Traditionally, people pursued dancing, music, painting, sculpting and literature in their spare time and today those traditions are still present in abundance. Buddhism, culture and agriculture are inextricably linked in the Sri Lankan way of life, giving rise to quaint traditional customs that are peculiar to the country.
An exploration of the island's archaeology begins at any roadside and stretches into the thick jungles. Gigantic stupas – palatial structures made of stone and containing Buddhist relics – bear mute testimony to the country's epic history. These monumental structures, together with striking statues of the Buddha are dotted all over the country – be it the Kandy highway or the mountain tops of Nuwara Eliya.
There are many sites of historical and religious importance to explore, especially in the central and northern areas of the island country. Be sure to visit Fort Area of Sigiriya and Colombo's Town Hall and the Vihara Maha Devi Park. And don't miss the many other monuments relating to Buddhism and Hinduism built during the Anuradhapura, Polonnaruwa, Yapahuwa and Kandy dynasties. At a more mundane level, there is the Pettah Market where you will find all your shopping needs and collect a few curios.
Amid all the antiquities, Sri Lanka has many other attractions to offer today's visitor. You could have a round of golf at Nuwara, or enjoy a captivating nature walk around this resort town.
Sadly however, Sri Lanka has a dark side. Political disturbances in the north of the island have plagued the country for more than 20 years and claimed many lives. You do notice the more than normal security at prominent locations, but for the safety of its residents and visitors, authorities believe it is a small price to pay.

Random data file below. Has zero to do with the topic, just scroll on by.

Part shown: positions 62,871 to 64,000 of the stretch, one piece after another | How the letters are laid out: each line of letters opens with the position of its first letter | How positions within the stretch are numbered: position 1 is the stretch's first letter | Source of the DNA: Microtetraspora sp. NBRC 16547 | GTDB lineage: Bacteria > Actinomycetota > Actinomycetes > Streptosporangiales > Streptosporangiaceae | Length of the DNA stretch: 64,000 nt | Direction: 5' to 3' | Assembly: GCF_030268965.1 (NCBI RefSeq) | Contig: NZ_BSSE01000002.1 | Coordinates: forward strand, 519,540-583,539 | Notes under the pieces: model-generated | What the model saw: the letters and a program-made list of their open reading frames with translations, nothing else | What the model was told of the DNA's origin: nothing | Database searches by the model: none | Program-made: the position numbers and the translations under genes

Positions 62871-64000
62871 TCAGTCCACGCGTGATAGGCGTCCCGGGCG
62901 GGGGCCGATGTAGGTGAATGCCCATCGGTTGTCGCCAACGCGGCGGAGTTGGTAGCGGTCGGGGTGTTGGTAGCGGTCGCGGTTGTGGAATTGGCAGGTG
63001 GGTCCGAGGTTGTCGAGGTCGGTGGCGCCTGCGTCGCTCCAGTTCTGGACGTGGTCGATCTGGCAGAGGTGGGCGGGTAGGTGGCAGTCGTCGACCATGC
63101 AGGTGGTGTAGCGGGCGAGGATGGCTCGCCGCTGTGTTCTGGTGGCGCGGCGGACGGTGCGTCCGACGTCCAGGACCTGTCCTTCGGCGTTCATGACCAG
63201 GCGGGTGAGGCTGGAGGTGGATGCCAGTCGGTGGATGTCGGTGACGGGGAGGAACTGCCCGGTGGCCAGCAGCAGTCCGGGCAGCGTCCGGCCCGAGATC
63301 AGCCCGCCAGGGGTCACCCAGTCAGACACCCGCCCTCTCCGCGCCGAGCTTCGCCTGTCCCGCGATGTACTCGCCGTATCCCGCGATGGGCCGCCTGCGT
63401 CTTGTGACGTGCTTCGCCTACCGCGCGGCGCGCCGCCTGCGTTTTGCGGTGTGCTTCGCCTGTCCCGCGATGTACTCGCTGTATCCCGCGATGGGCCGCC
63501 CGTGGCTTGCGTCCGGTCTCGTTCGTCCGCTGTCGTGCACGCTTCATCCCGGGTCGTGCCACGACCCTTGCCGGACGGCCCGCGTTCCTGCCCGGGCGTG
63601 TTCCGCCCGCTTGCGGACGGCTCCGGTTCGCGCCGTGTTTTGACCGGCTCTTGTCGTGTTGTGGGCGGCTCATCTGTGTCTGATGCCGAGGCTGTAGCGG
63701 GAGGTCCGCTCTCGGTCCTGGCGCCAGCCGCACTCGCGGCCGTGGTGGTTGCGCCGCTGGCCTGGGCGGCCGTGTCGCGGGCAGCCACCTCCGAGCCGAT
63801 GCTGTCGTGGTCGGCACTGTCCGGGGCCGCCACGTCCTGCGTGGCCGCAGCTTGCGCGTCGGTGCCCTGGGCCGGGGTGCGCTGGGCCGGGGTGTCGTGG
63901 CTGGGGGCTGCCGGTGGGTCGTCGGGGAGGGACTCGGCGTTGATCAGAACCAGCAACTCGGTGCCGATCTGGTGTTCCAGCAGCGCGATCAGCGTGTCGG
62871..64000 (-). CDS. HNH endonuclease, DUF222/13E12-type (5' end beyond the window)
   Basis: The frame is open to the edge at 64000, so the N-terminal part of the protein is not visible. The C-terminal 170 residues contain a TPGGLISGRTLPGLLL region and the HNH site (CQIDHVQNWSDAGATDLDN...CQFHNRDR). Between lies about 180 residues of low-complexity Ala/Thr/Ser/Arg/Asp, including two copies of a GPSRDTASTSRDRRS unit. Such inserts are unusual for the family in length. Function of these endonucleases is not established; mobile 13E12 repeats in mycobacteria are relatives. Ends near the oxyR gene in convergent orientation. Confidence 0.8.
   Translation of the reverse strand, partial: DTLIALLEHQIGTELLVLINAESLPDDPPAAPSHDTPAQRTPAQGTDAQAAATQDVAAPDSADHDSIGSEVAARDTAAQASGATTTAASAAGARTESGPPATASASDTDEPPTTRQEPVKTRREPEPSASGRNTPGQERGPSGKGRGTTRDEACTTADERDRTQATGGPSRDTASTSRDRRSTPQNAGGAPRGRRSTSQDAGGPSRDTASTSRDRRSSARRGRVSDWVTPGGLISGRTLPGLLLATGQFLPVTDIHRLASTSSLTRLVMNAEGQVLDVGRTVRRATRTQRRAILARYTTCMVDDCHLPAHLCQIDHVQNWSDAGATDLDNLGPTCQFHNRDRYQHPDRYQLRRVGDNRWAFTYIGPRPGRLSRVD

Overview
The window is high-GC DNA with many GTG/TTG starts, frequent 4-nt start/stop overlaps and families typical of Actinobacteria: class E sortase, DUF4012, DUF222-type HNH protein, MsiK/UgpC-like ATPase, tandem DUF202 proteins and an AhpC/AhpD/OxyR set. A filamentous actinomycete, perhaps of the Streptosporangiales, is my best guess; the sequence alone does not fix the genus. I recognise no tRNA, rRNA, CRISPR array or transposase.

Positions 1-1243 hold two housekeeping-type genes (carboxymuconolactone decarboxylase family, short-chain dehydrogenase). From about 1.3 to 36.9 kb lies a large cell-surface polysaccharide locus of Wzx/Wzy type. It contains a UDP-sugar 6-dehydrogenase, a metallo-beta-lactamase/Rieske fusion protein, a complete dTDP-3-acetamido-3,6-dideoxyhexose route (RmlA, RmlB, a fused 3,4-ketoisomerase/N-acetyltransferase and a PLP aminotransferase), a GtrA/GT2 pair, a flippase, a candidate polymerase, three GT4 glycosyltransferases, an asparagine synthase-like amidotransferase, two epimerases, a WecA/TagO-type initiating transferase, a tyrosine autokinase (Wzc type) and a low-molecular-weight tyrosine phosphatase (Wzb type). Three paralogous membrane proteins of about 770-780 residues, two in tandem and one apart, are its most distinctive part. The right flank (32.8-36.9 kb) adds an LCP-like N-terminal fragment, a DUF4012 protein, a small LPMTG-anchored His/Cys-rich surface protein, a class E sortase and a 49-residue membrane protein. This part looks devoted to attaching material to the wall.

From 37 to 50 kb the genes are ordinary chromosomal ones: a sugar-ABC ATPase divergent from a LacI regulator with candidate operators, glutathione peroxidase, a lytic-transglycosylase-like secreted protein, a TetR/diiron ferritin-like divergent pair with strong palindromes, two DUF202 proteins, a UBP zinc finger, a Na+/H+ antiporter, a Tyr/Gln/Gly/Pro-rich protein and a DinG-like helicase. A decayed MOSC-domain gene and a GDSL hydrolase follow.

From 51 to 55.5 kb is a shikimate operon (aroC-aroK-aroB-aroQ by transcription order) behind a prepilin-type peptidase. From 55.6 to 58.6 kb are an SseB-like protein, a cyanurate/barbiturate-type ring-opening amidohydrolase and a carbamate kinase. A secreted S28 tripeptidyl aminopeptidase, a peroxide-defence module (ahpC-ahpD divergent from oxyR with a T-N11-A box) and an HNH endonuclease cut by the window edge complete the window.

MUST SEE: Sigiriya is an ancient rock fortress best known for frescoes produced by one ruler's army of artisans and eventually defaced by monks. Situated in the Matale district, it was built by King Kasyapa (477 to 495 AD), and the ruins were discovered in 1907 by British explorer John Still.
In modern times, it has inspired many locations in the novels of Arthur C Clarke and is one of the seven World Heritage Sites in Sri Lanka. According to the history books, King Kasyapa murdered his father Dhatusena by walling him alive and then forcefully claimed the throne, which by right belonged to Mogallana, Dhatusena's other son.
Mogallana fled to India where he raised an army and eventually won back the throne. Kasyapa built the palace on Sigiriya as a fortress and retreat to escape Mogallana.
GETTING THERE: There are a total of 14 flights to Colombo from the UAE Prices start from Dh2,360 Visit www.emirates.com and www.srilankan.aero for booking information
Colombo: Hilton Colombo, Taj Samudra, Galle Face and Galadari Hotel
Kandy: Chaaya Citadel Hotel
Nuwara Eliya: St Andrews Hotel and Siddalepa Ayurveda Resorts
Special Summer offer: Sri Lankan Tourism Promotion Bureau and SriLankan Airlines recently announced that prominent hotels and resorts across Sri Lanka will extend a value-added benefit for Middle East travellers.
They are offering a free stay for one child (below the age of 12 years) per paying adult.
The offer starts on June 1 and ends on August 31.
The "Kids Go Free" special offer, which includes an economy class airfare, star-class accommodation for two nights and three days with an international buffet breakfast, hotel transfers and fuel surcharge, starts at Dh3,050 from Dubai and Dh2,360 from Abu Dhabi.
For more information visit www.srilankatourism.com
Did you know?
The preservation of bio-diversity in Sri Lanka has been credited to Buddhist practices observed by the majority of the people. The religious tradition encourages a high regard for the environment, and proof of this is the fact that the world's first wildlife sanctuary was opened on the island.
The people have followed the way of life called Ayurveda for 3,000 years. It is defined as a mild technique of healing the root source of illnesses of the mind and body and the use of natural ingredients such as herbs, plants and oils.